Educator and activist Paulo Freire explores the connections between identity and education in Pedagogy of the Oppressed. In chapter one, Freire puts forth his beliefs about the role of education within the larger contexts of social and political resistance. He asserts that the oppressed have been “dehumanized,” that they must literally reclaim their humanity through radical pedagogy; that is, through dialogue with the oppressors (68). Freire’s proposal requires instructors to reject the banking method (the depositing of information in a top-down hierarchy) and embrace the humanity of both teacher and student, subverting the pre-existing hierarchies of knowledge and authority; through claiming subject-hood, both students and teachers can engage in an egalitarian dialogue in order to move towards liberation. In fact, the banking method actually ensures the continuation of the oppressed’s abject state, according to Freire, by indoctrinating conformity and rewarding obedience. Bartholomae seems to encourage both critical pedagogy and code-switching; he views academic language as a tool for students to conceptualize their own version of discourse, and the role of the instructor to encourage this invention and simultaneously situate students within the very institutions that covertly exclude them. This tension is palpable in the ongoing responses to Bartholomae’s text; we are still unpacking the ramifications of oppression in college-level writing classrooms.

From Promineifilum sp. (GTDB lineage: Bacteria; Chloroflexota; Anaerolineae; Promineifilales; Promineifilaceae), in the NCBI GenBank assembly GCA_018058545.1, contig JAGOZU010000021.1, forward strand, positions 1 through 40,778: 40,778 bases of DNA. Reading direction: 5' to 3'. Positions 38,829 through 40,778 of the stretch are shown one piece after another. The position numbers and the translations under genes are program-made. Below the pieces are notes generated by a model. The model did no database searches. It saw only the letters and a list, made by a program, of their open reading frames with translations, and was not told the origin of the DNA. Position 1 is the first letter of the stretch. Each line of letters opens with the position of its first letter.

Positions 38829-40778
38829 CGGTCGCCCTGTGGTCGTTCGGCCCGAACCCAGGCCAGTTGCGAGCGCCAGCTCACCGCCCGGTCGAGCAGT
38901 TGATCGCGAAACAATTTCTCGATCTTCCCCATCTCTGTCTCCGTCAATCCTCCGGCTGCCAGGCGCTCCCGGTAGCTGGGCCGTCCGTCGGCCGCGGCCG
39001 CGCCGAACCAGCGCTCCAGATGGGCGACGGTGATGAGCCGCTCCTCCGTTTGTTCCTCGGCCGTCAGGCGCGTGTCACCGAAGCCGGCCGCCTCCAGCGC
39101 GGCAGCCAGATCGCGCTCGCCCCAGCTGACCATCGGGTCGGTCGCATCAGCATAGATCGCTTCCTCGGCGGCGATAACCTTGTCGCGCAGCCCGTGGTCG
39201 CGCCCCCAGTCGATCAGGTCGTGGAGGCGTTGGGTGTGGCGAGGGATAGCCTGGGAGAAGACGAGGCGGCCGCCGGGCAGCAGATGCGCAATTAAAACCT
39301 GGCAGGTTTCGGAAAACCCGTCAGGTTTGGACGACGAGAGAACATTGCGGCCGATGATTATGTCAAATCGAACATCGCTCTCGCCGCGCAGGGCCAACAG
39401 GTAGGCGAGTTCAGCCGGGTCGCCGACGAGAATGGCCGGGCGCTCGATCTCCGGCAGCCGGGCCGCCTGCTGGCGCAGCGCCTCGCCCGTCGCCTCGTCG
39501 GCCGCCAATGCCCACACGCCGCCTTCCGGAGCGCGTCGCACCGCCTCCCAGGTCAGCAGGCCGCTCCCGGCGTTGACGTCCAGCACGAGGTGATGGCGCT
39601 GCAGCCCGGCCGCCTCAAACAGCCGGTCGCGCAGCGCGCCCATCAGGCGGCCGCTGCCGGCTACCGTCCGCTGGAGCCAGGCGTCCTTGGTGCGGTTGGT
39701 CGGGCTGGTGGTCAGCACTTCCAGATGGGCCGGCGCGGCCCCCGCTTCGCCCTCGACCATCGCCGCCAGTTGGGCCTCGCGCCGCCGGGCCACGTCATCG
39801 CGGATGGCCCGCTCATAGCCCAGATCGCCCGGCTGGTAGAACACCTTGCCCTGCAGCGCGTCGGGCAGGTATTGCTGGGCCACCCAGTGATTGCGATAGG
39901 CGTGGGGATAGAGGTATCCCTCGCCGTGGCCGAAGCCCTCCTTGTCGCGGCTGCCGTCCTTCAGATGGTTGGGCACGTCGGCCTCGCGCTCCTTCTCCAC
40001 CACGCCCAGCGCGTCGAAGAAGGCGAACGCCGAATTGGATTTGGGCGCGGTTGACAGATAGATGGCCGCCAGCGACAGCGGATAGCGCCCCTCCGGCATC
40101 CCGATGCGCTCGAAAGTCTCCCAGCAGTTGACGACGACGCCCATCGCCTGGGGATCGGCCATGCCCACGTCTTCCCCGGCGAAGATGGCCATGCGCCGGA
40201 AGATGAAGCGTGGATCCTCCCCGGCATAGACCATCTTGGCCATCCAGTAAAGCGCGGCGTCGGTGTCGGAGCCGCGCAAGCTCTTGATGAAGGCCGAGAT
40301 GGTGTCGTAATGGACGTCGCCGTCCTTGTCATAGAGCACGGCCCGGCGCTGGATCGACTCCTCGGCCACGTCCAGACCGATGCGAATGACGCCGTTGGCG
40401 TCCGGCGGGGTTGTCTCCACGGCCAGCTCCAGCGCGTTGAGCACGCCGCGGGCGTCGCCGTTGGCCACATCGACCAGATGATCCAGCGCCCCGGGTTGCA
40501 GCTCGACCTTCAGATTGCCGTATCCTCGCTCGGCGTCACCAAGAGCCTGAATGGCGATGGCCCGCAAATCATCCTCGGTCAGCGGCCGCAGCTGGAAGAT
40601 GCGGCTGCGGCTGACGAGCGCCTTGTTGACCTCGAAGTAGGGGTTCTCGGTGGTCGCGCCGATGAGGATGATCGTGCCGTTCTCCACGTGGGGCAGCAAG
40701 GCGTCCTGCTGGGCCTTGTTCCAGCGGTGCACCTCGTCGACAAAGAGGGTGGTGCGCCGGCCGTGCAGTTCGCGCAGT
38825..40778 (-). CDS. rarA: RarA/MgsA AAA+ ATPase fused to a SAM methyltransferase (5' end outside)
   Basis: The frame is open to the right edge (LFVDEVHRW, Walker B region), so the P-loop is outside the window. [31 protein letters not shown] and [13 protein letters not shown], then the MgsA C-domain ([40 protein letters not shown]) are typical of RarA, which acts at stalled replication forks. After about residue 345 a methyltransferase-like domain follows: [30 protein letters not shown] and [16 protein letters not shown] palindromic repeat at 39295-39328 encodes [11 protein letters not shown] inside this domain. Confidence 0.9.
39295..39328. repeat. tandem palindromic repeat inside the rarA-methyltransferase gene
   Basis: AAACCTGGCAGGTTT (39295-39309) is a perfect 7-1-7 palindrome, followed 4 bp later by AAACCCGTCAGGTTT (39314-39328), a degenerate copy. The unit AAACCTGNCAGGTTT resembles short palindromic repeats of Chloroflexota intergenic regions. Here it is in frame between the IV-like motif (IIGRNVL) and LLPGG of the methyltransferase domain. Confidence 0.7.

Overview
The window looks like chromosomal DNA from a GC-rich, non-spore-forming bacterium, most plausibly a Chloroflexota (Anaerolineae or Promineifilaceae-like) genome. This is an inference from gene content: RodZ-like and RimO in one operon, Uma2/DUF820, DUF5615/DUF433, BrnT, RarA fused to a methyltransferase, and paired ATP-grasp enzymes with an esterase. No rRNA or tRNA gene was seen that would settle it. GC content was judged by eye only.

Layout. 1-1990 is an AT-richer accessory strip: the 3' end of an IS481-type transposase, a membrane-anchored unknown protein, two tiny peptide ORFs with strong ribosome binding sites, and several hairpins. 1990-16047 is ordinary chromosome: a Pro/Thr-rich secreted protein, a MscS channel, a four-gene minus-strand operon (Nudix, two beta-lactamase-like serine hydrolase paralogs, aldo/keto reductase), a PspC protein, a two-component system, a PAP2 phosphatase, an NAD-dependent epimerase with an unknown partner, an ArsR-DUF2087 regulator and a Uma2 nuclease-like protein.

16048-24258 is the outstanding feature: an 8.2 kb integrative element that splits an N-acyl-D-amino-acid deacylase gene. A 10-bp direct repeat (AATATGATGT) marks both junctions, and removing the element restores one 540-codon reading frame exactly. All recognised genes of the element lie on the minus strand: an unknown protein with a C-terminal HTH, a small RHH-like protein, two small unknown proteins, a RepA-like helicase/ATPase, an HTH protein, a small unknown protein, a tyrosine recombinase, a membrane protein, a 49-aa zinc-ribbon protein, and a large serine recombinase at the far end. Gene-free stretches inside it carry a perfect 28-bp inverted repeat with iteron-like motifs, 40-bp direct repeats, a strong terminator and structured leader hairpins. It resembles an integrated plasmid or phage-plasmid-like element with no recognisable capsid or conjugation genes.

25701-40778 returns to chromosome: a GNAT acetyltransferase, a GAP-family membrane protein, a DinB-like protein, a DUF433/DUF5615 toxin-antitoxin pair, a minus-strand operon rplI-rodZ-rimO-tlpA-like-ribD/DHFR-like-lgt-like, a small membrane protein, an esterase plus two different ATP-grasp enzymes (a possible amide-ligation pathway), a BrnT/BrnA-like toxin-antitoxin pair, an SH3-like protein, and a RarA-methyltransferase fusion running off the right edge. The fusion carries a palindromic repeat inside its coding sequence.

I’ve wanted to work closely with this text since my first year in the L&L program, when Professors Peele and McBeth both alluded specifically to Bartholomae as foundational in rhetoric and composition. I really appreciate Bartholomae’s critical engagement with his own field; as academia closes ranks and humanities people scramble for funding, I’m afraid that critical self-examination will get further supplanted by defensiveness and disciplinary fanaticism (I’m guilty of this too; ask me what I think about psychology!). Of course, the dated nature of this text is tricky to navigate; while Bartholomae’s ideas still resonate, challenges to “remedial” coursework have only amplified. Bartholomae’s contention that one of the roles of basic writing (or of any writing, really) is to support students in their “assembl[age] and mimic[ry]” of the university, in all its discursive forms, is a challenge that looms almost too large to fathom, perhaps moreso 30 years after this article’s publication.